Jamila Souffrant 49:29

I love that. Can you tell us more about what's next for you, the company and then of course where we can find out more about you and where we should visit.

Mignon Francois 49:40

You have what's next for me at the cupcake collection. We're we're expanding our brand. Our goal is to take our brand into other cities. And so we're currently on an expansion plan doing that. We have two new stores coming in Nashville but for Mignon personally, I've just written this book made from scratch, finding success without a recipe. And it is my memoir. It's my story of faith and how you can create what you want to be a part of, regardless of what it looks like, if only you believe I promise God, that if he would make me successful, I will tell anybody who will listen about what they can do if they believe. So I'm working on the course I've just started back doing Mondays on IG live, I do something called moments with Mignon where we just where I'm teaching other people about what they can also do. So a lot of people are afraid because, you know, you just come out of a pandemic, now we're, we have new leadership in our country, and people are talking about a recession, and how am I supposed to survive with the high cost of living and the low the low amount of income, and I'm just talking to them about faith and how we can overcome our fear with our faith. And so I that's one thing that I enjoyed doing, but more than that writing, maybe a masterclass or a course, you know, for other people so that they can take this and run with it and also do the same.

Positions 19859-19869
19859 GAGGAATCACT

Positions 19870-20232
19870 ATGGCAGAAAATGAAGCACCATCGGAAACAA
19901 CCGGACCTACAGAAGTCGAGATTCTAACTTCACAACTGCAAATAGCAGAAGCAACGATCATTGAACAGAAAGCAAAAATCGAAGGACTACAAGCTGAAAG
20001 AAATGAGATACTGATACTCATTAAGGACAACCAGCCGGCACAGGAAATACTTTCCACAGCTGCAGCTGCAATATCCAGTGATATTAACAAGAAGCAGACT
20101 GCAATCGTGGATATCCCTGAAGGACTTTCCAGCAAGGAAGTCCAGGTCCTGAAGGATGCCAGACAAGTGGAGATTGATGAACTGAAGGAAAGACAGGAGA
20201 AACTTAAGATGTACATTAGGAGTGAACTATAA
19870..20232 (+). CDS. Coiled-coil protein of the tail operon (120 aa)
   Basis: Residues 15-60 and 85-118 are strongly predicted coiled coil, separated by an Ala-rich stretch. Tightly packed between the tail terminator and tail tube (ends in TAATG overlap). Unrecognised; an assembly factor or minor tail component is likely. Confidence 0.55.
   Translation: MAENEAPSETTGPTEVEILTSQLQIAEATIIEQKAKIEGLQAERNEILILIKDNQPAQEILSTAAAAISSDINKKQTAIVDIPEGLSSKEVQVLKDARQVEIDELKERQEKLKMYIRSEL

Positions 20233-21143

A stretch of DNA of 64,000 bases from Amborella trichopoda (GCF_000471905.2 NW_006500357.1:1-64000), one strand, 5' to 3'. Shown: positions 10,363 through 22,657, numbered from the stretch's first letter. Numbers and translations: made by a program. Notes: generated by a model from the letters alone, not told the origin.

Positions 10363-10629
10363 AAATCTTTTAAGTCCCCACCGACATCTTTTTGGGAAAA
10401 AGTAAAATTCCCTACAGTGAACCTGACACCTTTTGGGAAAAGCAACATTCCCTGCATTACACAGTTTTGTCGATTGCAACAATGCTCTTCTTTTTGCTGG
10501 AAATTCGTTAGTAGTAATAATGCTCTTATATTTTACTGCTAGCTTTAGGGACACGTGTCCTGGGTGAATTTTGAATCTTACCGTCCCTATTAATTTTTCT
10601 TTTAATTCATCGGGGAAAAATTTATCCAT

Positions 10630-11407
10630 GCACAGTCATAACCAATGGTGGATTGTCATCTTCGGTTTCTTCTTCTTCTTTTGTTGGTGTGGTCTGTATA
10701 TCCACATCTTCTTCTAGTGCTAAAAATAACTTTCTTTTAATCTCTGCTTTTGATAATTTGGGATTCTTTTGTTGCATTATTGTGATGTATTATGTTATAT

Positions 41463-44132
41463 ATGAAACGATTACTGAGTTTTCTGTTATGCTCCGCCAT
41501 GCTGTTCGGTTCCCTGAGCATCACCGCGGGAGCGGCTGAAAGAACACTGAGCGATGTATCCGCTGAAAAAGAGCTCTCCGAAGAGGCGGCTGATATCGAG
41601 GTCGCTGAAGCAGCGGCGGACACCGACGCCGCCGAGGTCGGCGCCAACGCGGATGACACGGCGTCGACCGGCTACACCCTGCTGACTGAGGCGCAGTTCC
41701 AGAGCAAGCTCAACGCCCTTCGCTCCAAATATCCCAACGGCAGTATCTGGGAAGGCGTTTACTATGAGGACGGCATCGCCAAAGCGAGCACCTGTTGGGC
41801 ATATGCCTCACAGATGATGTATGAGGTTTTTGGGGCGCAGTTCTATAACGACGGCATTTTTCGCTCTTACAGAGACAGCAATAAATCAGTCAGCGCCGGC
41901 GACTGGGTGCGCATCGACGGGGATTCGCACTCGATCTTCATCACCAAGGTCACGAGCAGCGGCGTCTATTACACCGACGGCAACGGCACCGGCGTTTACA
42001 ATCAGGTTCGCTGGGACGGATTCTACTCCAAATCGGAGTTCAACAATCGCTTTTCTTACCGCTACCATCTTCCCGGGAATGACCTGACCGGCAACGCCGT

Jamila Souffrant 51:05

Yes, now share your website and then start where you are on social media.

Mignon Francois 51:11

So we ship our cupcakes nationwide, on the cupcake Through our partnership with FedEx, they can also find me on Instagram, that's Mignon dot Francoise mi g n o n dot F r a n C O I S, that's my favorite place to be. But we're on all social. So there's Facebook, and we are cupcake tweets on Twitter.

Jamila Souffrant 51:36

Okay, I will make sure to link all of that in the episode shownotes thank you so much again, Ming Yang for coming on the show.

Mignon Francois 51:44

Thanks for having me.

Outro 51:46